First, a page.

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robin craig

1980's REME LAD practices BAOR

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Dear all, and especially those who served and know.

 

What were common practices for vehicle markings for Land Rovers for a REME LAD attached to a tank unit such as 4 RTR?

 

Did they have a tac sign on the doors? Did they ever carry the REME colours on a decal or hard plate at the front of the vehicle.

 

Was a tac sign like a wrench or spanner used, that is how it is done over here but I dont presume anything.

 

BAOR usage, so a Union Jack sticker front and rear?

 

Would REME personnel wear the black coveralls of the RTR with their own cap badges in a black beret?

 

Anything anyone can illuminate this with is greatly appreciated

 

Thanks

 

Robin

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Dear all, and especially those who served and know.

 

What were common practices for vehicle markings for Land Rovers for a REME LAD attached to a tank unit such as 4 RTR?

 

Did they have a tac sign on the doors? Did they ever carry the REME colours on a decal or hard plate at the front of the vehicle.

 

Was a tac sign like a wrench or spanner used, that is how it is done over here but I dont presume anything.

 

BAOR usage, so a Union Jack sticker front and rear?

 

Would REME personnel wear the black coveralls of the RTR with their own cap badges in a black beret?

 

Anything anyone can illuminate this with is greatly appreciated

 

Thanks

 

Robin

Funnily enough, 82-85 I was RAPC attached 12 Armoured Workshop REME in Mercer Barracks Osnabruck. During that period 4RTR replaced 5DG in Imphal, at the other end of the same barracks complex and on my way home.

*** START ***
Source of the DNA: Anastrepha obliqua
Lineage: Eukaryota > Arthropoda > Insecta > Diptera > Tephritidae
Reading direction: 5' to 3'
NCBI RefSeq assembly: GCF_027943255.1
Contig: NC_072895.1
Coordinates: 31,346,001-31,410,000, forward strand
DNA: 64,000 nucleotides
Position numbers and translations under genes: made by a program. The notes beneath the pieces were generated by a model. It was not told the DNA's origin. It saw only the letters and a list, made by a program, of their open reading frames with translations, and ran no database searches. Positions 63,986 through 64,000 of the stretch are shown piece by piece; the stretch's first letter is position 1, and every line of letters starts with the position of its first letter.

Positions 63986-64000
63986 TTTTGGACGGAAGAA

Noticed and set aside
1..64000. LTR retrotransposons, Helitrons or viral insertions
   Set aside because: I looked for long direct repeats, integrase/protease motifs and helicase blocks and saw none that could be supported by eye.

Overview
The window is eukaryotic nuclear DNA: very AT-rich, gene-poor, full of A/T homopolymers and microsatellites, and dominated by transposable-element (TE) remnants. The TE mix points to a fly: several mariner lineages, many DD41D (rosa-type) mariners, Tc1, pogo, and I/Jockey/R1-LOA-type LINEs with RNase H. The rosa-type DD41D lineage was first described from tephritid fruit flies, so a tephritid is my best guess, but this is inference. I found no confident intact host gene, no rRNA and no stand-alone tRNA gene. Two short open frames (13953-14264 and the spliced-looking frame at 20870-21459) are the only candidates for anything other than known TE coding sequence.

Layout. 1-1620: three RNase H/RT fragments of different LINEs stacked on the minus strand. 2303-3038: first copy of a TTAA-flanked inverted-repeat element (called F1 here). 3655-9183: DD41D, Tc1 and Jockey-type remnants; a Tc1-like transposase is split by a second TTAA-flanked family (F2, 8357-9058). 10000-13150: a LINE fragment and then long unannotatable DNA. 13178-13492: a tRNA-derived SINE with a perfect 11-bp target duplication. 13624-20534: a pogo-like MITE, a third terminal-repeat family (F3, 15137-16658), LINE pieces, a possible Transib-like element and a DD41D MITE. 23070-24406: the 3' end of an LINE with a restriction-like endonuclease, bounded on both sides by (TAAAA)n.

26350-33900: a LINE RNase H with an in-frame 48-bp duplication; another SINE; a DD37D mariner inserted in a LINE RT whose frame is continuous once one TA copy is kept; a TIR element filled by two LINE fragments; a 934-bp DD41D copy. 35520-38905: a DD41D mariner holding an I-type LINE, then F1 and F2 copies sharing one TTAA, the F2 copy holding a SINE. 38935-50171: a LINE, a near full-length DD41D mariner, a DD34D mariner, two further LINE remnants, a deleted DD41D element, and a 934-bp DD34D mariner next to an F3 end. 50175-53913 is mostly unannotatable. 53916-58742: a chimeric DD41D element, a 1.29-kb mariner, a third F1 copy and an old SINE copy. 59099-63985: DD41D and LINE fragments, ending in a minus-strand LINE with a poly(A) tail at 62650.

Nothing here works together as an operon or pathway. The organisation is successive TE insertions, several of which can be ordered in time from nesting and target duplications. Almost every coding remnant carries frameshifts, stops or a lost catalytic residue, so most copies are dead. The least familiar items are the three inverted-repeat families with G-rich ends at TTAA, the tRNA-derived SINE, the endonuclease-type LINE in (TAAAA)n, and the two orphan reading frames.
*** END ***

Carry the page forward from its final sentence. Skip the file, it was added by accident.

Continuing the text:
Would probably have carried a squadron sign on the door. I doubt they'd have carried any REME colours: BAOR was rife with Soxmis and Spetnaz sleepers and markings were strictly limited. Union Flag front and rear. I cannot imagine there being a callsigns board. The REME elements' callsigns were known to all and sundry.

 

They'd have worn black coveralls. Pretty sure they'd have worn black berets, but when your navy beret is minging with oil, etc and brushed with a black boot brush for parade, I can honestly say I doubt I'd have noticed the difference. As senior junior NCO (if you get my drift) in the workshop's HQ, I can safely say that even REME clerks were gungy, something that grated on the ex-cavalry me on parade every morning.

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Dear Alien,

 

Knowing a small part of your service history from reading it elsewhere I was hoping you would reply.

 

Brilliant answers and what I suspected from my other research but wanted to see if it could be confirmed without prompting anyone down any particular avenue.

 

Thank you for replying

 

Robin

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Alien,

 

would the squadron sign be the opposite colour to the background ie green on a black area etc or would it have been a different colour ie yellow or red. I have seen all types over time. I have been watching the Lionheart exercise series on youtube but it is difficult to tell which were BAOR based wagons and not uk ones.

 

Thanks

 

R

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Alien,

 

would the squadron sign be the opposite colour to the background ie green on a black area etc or would it have been a different colour ie yellow or red. I have seen all types over time. I have been watching the Lionheart exercise series on youtube but it is difficult to tell which were BAOR based wagons and not uk ones.

 

Thanks

 

R

About 1977-8, 15/19H stencilled on their tac signs in white, but being stencilled, they were not particularly prominent. I have a vague idea that a few years later, probably after everything got painted IRR and the tac signs needed doing again, the tac signs were done in battleship grey ( or a meringue? ).